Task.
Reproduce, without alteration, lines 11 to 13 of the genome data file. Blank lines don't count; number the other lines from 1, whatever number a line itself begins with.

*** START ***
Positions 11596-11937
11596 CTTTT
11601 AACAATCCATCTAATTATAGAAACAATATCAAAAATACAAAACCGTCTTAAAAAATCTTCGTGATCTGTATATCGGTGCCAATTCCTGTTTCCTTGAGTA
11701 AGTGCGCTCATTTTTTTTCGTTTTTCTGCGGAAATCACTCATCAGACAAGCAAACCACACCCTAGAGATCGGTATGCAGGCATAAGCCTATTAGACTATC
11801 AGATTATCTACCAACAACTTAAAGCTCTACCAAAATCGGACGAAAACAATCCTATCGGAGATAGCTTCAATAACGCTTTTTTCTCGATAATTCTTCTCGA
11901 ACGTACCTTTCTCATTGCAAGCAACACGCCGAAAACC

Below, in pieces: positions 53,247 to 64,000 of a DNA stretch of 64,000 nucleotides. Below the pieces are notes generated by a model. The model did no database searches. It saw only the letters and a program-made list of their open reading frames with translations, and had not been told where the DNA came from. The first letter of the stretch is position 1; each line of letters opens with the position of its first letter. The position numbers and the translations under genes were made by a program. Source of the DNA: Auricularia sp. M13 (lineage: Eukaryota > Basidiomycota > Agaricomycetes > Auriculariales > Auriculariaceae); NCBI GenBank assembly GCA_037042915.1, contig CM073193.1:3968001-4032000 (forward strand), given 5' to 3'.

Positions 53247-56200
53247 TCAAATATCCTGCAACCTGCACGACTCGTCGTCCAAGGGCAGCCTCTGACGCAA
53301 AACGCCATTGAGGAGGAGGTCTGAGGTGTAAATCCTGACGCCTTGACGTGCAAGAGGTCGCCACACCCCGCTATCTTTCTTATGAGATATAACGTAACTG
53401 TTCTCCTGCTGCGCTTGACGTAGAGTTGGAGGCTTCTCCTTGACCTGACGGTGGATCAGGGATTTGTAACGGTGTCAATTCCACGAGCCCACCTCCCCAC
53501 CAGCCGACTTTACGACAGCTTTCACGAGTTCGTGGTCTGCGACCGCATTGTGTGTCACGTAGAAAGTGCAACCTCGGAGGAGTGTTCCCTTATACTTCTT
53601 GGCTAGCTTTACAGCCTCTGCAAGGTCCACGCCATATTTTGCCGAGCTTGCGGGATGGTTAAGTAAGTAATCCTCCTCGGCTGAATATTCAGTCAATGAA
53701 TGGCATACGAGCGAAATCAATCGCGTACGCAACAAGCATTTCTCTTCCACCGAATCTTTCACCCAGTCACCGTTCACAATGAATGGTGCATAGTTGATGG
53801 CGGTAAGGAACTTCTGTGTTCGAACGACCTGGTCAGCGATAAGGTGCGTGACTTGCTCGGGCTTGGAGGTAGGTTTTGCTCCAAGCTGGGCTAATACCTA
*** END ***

53401 TTCTCCTGCTGCGCTTGACGTAGAGTTGGAGGCTTCTCCTTGACCTGACGGTGGATCAGGGATTTGTAACGGTGTCAATTCCACGAGCCCACCTCCCCAC
53501 CAGCCGACTTTACGACAGCTTTCACGAGTTCGTGGTCTGCGACCGCATTGTGTGTCACGTAGAAAGTGCAACCTCGGAGGAGTGTTCCCTTATACTTCTT
53601 GGCTAGCTTTACAGCCTCTGCAAGGTCCACGCCATATTTTGCCGAGCTTGCGGGATGGTTAAGTAAGTAATCCTCCTCGGCTGAATATTCAGTCAATGAA